Then a beautiful and brave thing happened, which throws some glory over this wretched scene. Mrs. Alexander, the wife of the Superintendent of Police, recognised him, and opening her sunshade to keep off the flying missils, courageously went to his assistance, and when he attempted to go forward, she walked at his side. It was the instinct and act of a noble nature, and probably saved the victim from severe injury. Meanwhile, an Indian boy had run for the police, shouting that the crowd was killing Mr. Gandhi, and at the critical moment some constables appeared. The Superintendent offered an asylum in the police-station to Mr. Gandhi, but the latter was anxious about his wife, and preferred to go on to Mr. Rustomjee's. This he effected without further trouble.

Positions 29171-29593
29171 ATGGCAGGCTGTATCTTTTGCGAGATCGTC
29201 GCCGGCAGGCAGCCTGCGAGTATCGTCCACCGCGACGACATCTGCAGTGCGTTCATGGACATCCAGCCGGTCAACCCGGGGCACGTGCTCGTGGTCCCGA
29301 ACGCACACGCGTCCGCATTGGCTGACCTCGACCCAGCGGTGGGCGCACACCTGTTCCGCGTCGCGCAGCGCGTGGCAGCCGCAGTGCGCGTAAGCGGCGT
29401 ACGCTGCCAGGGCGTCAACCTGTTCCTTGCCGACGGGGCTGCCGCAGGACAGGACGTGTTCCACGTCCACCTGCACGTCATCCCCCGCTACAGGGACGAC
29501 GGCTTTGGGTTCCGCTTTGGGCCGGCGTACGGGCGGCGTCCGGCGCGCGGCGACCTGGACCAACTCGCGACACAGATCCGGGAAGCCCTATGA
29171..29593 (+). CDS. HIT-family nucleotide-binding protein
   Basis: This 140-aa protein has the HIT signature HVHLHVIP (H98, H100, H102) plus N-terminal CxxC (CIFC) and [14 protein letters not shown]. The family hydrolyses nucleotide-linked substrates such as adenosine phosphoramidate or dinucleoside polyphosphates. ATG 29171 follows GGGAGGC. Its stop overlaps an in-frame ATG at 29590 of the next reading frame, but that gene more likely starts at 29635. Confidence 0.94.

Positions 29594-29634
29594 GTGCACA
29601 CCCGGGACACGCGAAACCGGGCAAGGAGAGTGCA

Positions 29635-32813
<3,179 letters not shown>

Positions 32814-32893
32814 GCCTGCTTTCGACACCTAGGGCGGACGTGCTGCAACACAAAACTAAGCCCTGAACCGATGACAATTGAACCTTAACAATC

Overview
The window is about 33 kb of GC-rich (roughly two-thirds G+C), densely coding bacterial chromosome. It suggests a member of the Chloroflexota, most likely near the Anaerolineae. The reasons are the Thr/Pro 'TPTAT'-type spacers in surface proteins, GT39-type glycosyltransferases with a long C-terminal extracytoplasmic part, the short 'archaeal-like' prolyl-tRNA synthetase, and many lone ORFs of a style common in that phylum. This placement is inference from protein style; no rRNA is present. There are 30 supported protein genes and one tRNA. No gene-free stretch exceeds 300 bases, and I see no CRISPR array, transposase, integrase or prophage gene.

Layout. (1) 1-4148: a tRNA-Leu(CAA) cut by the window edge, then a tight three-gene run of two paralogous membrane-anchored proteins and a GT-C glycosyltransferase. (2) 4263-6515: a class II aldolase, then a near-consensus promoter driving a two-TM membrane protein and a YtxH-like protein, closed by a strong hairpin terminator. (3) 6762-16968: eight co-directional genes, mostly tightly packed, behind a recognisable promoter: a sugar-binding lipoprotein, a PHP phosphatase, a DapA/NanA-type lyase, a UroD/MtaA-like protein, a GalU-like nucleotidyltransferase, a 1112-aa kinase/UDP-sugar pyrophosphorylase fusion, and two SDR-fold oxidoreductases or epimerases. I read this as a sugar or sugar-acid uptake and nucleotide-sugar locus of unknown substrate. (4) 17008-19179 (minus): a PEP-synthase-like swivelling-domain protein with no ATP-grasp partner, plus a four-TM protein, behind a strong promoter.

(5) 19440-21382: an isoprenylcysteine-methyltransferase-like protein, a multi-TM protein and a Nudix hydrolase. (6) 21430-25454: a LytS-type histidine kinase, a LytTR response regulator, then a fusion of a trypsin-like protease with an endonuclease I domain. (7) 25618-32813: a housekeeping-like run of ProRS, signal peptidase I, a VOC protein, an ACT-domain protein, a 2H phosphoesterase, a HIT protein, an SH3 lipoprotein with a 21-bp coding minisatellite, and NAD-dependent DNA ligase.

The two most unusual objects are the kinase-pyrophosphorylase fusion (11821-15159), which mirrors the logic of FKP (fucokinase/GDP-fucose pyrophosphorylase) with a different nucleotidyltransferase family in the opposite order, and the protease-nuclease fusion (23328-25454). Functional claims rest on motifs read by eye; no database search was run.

When night fell, as the crowd became very large and threatening, shouting before the house and demanding Mr. Gandhi's surrender, Superintendent Alexander sent in to say, that if Mr. Gandhi did not wish to see his friend's house burnt down, and desired to save his family, he had better follow the directions which were given, and steal through the crowds disguised. This was done and Mr. Gandhi, dressed as an Indian constable, with a metal